Skip to main content
Photo illustration: Left: a busy highway is seen overhead at night. A curved on-ramp meets the curve of an image (right) of behind the wheel of a car with a pedestrian in front.

Traffic deaths are a public health crisis in the U.S.

“Our roads are built for speed, not safety.”
Filed Under
Written by
Maura Kelly
December 13, 2023
Read Time
7 min

For years, I loved biking in New York City, especially across the Brooklyn Bridge on a wintry night, or zipping through the southern tip of Manhattan, with the Statue of Liberty in full view. I loved the feeling of freedom and the physical satisfaction—the air in my lungs, the cold on my cheeks, the burn of my muscles. But for every great ride, I heard a horror story about yet another New Yorker killed or grievously injured on a bike.

Finally, I heard one too many. When my friend’s mother-in-law, a public health worker, was killed by a bus while biking to work, I hung up my five-speed. Doing everything right as a cyclist only counts so much when you’re up against a massive hunk of metal.

That was more than a decade ago. In that time, New York and other U.S. cities have built hundreds of miles of bike lanes—making cyclists safer these days, I assumed. Still, when a friend encouraged me to hop back on my bicycle, I dug into the numbers first—and I found out that U.S. roadways are actually more dangerous than ever before.

Sign up for Harvard Public Health

Exploring what works, what doesn't, and why.

Delivered to your inbox weekly.

  • By clicking “Subscribe,” you agree to receive email communications from Harvard Public Health.
  • This field is for validation purposes and should be left unchanged.

Since 1975, deaths among cyclists have skyrocketed, and car crash fatalities have risen steadily, too. But pedestrians actually have it the worst. Over the last ten years, the number of pedestrians killed by cars has increased by 77 percent, reaching 7,600 deaths in 2021.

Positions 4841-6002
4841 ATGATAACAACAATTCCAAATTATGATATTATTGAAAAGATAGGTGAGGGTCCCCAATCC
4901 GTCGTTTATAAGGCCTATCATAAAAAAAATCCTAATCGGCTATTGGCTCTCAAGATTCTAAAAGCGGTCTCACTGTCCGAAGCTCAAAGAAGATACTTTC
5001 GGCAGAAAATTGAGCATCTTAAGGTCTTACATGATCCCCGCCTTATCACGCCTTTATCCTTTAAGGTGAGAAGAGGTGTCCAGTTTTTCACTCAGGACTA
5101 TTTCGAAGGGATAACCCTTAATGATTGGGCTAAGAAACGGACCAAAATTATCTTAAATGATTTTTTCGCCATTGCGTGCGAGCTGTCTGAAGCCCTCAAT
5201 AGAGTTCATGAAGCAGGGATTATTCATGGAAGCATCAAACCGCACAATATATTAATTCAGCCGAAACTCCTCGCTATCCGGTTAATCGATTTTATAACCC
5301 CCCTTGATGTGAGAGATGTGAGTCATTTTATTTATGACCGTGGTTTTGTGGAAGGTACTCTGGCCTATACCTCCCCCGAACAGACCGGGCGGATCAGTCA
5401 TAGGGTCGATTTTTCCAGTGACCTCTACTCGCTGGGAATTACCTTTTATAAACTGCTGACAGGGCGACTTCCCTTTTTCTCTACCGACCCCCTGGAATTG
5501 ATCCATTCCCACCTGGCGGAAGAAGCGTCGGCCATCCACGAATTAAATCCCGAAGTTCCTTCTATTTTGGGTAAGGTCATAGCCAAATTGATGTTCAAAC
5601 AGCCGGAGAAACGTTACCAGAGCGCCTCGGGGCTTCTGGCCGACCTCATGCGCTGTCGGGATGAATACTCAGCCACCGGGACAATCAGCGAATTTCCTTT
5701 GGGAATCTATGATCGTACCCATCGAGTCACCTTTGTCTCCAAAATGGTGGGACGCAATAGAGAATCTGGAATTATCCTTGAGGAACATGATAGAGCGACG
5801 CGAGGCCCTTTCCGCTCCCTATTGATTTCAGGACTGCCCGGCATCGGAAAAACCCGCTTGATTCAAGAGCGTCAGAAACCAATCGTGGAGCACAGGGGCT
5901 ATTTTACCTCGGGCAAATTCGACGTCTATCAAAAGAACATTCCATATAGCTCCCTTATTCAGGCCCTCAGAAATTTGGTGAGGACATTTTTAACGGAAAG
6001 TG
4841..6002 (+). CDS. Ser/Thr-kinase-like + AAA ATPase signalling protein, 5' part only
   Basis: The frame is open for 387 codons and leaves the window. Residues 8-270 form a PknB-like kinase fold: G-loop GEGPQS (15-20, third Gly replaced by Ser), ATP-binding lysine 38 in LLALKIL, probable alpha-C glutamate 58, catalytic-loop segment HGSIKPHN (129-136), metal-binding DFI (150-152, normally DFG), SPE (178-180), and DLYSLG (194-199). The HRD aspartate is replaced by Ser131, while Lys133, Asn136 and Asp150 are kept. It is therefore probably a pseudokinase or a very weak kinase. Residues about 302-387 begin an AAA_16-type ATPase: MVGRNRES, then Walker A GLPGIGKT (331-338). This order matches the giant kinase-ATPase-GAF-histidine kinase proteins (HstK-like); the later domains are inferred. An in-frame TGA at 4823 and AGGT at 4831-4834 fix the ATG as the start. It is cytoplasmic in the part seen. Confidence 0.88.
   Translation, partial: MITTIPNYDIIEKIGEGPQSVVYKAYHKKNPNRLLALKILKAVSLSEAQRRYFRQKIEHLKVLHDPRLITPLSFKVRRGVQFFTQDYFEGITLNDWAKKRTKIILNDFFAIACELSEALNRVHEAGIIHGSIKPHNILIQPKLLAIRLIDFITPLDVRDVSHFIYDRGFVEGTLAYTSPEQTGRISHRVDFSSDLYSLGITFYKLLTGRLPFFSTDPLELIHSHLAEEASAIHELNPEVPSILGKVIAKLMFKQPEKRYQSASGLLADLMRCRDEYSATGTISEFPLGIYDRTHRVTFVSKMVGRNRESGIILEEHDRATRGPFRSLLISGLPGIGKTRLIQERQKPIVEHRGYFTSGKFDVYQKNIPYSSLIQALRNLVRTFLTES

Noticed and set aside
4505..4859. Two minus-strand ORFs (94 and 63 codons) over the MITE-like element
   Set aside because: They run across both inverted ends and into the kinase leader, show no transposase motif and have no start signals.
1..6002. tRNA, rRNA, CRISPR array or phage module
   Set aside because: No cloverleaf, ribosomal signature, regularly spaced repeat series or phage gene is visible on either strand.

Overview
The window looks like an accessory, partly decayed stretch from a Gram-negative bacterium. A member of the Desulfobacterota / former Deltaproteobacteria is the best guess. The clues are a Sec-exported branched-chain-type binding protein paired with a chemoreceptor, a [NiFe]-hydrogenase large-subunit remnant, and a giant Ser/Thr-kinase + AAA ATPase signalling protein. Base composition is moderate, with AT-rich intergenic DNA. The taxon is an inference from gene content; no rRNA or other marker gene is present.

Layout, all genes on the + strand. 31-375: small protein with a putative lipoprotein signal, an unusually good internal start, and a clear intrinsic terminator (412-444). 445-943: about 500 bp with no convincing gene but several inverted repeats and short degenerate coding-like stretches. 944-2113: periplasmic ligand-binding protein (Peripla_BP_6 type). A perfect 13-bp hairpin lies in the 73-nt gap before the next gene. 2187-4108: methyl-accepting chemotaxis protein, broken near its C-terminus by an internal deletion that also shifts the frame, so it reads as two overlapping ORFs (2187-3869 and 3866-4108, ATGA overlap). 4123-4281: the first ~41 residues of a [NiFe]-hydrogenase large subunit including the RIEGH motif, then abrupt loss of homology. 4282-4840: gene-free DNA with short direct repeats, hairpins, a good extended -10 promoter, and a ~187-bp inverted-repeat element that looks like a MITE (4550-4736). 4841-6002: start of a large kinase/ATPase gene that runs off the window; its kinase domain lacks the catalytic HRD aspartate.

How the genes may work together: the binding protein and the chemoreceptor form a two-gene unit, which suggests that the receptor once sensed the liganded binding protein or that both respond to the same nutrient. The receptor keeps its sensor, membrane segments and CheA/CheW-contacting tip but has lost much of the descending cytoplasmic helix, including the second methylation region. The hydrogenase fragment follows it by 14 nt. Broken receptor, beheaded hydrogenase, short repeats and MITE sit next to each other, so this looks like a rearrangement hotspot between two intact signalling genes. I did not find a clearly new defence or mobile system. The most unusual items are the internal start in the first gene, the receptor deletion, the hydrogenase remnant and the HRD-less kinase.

The data is clear. Traffic deaths are an epidemic. We must get serious about treating them as the public health crisis they are.

It’s worth considering why our roads have gotten so much deadlier. One indisputable fact: A biker or pedestrian is more likely to die if hit by an SUV than a sedan, as a body of evidence has found.

The problem is not only that the bigger cars weigh more than smaller ones—in some cases, twice as much—but that they hit cyclists and walkers higher up on the body, thereby causing more serious injuries. A new study by the Insurance Institute for Highway Safety (IIHS) looked at 18,000 crashes and concluded that bigger SUV’s with wall-like front ends are more dangerous than those with sloped fronts. Worse, the number of gargantuan vehicles on our roads just keeps growing: J.D. Power, the consumer research company, reported in November 2023 that eight in ten new vehicles sold globally that month were SUVs and trucks, sale numbers that have been roughly consistent for three years now. 

Over the last ten years, the number of pedestrians killed by cars has increased by 77 percent, reaching 7,600 deaths in 2021.

That said, the core components of America’s tragic traffic story are long-time problems. “While it appears that the changing vehicle fleet is playing a role in a recent surge in pedestrian and cyclist fatalities, the major contributors to overall fatalities are the usual suspects—speed, impaired driving, and failures to buckle up,” says Joe Young, a spokesperson for IIHS.

Adam Snider, head of communications for the Governors Highway Safety Association, agrees. “Our roads are built for speed, not safety,” he says. The pandemic only made a bad situation worse. Empty roads meant drivers drove even faster—and recent data (along with the lived experience of pretty much everyone I know) suggests they haven’t slowed down since.

Given all this, David Ederer, an epidemiologist now with the Centers for Disease Control Prevention, argues that transportation officials should remake the roadways they oversee using a “safe systems” model, enlisting city planners to work with public health professionals to study where and how people die in vehicular accidents, and transform the built environment accordingly. Ederer lays out the case for this approach in a new paper based on doctoral research he conducted while at the Georgia Institute of Technology. “It’s easier to build a clean water system than to ask everyone to filter water at home,” Ederer says. Likewise, he believes that providing a safer network of streets, sidewalks, and bike lanes will save more lives than, for instance, trying to get people to quit using their phones while they drive. I agree.